There is a perception in Irish racing that when the stewards spring into serious action you can be reasonably certain those on the receiving end will qualify as “little guys’’.
Well, the Limerick stewards last Sunday didn’t half turn that particular theory upside down, going after some of the biggest fish in the sea.
That they had the balls to lift their collective heads miles above the parapet has to be regarded as highly commendable, whether you agree or not with the severity of the punishments they applied.
Noble Emperor, in a handicap hurdle, was given a puzzling drive by Barry Geraghty and the stewards were left with absolutely no option but to take action.
The horse is owned by J P McManus, with Geraghty in his first season as his number one, after replacing Tony McCoy.
A 30-day suspension for Geraghty, 60 days for the horse and a €3,000 fine for Noble Emperor’s trainer, Tony Martin, was a fair old statement by those in the inner sanctum.
First things first. The stewards just had to react to what had unfolded before them. Noble Emperor went off the 7-4 favourite to beat six rivals and at no stage of the race did his supporters have any cause for optimism.
I have read and heard rubbish this week about the mildly ragged start to the race, but that had no bearing at all on what subsequently transpired.
The winner, Velocity Boy, went straight into the lead and by the time he was at the first flight, the favourite was already miles out of his ground.
Look at the contest as they headed to the third from home. Geraghty is still sitting motionless, almost as if he doesn’t realise that the race is entering its final stages.
We see a good shot of the horses leaving that third last behind and still there is no sense Geraghty is about to get down and dirty.
I watched the head-on up the straight this week and, quite honestly, Geraghty could not be accused of throwing the kitchen sink at his mount, indeed he actually does very little.
In the end Noble Emperor did all of his best work in the closing stages and, at the line, was a never nearer 11 lengths second.
The stewards quickly went into conclave, handed down the penalties and the one that caught everyone’s imagination, of course, was the thirty days for Geraghty.
Then this week, out of the woodwork, came those scrambling to be on side, most of whom seeing little wrong with what occurred.
Well, at best, this raised real question marks. I have no idea what the true Noble Emperor story was, perhaps the most logical explanation is that this was simply an ill-judged ride on the part of Geraghty.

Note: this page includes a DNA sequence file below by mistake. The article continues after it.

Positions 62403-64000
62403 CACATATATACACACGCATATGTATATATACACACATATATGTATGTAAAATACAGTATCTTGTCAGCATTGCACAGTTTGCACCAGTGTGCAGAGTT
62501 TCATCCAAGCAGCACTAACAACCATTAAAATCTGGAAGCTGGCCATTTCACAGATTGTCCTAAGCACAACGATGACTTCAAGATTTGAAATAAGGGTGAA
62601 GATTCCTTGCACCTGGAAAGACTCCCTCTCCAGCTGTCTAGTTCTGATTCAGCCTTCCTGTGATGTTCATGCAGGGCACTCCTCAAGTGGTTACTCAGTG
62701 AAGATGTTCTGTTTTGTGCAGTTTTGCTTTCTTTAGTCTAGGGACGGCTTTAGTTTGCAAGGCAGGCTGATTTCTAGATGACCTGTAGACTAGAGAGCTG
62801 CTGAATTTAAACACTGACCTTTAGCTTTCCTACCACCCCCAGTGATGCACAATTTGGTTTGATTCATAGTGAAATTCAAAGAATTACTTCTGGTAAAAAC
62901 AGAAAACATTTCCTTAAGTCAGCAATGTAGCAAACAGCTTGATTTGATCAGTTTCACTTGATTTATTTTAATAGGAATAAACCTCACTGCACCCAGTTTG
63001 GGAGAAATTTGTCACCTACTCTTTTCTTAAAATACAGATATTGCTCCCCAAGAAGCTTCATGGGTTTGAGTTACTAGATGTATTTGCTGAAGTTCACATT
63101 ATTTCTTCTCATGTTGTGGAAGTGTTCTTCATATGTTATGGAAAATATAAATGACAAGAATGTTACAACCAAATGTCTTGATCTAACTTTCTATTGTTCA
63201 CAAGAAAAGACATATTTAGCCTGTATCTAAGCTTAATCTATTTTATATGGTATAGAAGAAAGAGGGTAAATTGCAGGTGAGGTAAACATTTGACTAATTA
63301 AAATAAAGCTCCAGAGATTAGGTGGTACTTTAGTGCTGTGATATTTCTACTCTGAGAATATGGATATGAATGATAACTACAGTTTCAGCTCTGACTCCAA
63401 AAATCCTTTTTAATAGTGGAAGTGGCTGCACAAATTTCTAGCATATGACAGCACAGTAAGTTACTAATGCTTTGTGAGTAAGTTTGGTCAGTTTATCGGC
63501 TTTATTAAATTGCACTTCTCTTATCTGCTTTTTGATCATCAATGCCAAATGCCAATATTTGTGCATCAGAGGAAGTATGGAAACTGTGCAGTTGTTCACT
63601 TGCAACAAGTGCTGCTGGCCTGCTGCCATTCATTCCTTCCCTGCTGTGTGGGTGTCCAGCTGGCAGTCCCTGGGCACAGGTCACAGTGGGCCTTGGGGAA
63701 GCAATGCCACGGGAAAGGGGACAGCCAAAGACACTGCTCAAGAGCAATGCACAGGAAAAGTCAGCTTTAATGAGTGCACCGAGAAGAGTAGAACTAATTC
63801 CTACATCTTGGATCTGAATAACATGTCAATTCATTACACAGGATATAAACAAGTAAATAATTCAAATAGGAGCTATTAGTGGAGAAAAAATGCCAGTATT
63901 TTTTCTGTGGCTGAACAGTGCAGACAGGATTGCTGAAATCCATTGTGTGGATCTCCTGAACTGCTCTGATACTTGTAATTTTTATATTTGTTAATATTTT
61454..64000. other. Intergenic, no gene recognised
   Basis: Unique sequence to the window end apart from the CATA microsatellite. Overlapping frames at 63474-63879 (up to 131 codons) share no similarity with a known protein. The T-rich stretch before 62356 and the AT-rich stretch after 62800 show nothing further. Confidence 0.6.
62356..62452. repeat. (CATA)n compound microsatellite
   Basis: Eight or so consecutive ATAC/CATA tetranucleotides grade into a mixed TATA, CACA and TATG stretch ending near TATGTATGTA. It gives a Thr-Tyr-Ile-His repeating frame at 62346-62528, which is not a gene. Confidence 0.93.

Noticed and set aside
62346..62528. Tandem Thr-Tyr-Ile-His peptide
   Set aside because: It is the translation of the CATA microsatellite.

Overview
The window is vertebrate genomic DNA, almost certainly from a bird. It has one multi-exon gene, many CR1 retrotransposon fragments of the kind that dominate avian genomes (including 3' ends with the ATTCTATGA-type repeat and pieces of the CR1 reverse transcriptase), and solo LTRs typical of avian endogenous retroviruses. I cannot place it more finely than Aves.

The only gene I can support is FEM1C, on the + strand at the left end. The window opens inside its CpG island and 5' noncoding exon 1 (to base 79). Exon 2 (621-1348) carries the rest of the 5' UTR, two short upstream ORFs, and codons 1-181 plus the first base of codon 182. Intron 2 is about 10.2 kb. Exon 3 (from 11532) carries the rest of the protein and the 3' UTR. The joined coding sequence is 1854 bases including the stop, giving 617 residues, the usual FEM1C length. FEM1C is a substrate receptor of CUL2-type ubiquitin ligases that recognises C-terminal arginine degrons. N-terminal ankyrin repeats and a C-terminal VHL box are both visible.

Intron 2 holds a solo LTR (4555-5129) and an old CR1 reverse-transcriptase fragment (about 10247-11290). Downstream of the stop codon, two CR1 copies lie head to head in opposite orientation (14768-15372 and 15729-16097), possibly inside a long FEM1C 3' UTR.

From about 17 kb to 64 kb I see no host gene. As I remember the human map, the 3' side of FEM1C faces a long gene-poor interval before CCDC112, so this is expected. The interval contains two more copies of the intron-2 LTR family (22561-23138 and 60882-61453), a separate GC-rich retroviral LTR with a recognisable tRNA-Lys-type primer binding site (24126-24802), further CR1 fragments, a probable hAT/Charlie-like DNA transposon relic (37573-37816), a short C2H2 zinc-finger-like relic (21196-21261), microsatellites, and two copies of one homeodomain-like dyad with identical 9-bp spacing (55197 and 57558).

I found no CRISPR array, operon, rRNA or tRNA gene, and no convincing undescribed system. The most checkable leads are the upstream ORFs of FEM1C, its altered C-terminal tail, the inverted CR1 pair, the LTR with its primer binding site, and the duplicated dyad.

But the stewards clearly didn’t see it that way and they acted accordingly. Geraghty, in his evidence, said the horse needs to be covered up and delivered late.
But when Noble Emperor won an admittedly weak beginners chase at Fairyhouse in January of last year, he was up front throughout, eventually scoring by 22 lengths.
When he was second behind the useful Very Wood in a Grade 2 chase at Navan in February of last year, Noble Emperor made most of the running.
When Noble Emperor scored over flights at Punchestown at the end of December, Geraghty drove him into the lead heading to the last.
The stewards were right to act so decisively, anything less would surely have been regarded as a dereliction of duty.
The integrity of racing and ensuring that punters can wager with confidence is of paramount importance.
This week as well, we had to endure endless waffle that if Geraghty was guilty then so were the other jockeys for not chasing the all-the-way winner much earlier. Bullshit.
Watch the race closely and you will soon conclude that not one of the other five runners could have been an inch closer to Velocity Boy at the end.
Through the final half a mile or so all five of those jockeys were more animated than Geraghty. A good example, for instance, is the third horse home, Cliff House.
He tried hard to close down the leader early in the straight and was in front of Noble Emperor at this stage.
His rider, Brian O’Connell, was rowing away but, in testing conditions, Cliff House was running up and down on the one spot in a matter of strides.
By the time the winning post was reached, Cliff House was legless, beaten a total of 26 lengths and 15 lengths adrift of Noble Emperor.
In contrast to the other horses in the contest, with the exception of Velocity Boy, Noble Emperor came home relatively well.
If the stewards erred then it was probably that they went too far and, in particular, depriving Geraghty from making a living for so long did strike one as a trifle harsh.
We know that both Geraghty and Martin are set to appeal and history tells us the likelihood is that the sentences will be greatly reduced.
But, no matter what happens going forward, Irish racing owes the Limerick stewards a debt of gratitude.
It cannot have been easy for them having to arrive at such conclusions when some of the biggest juggernauts in racing were involved. They have put down a marker and that is no bad thing.
© Irish Examiner Ltd. All rights reserved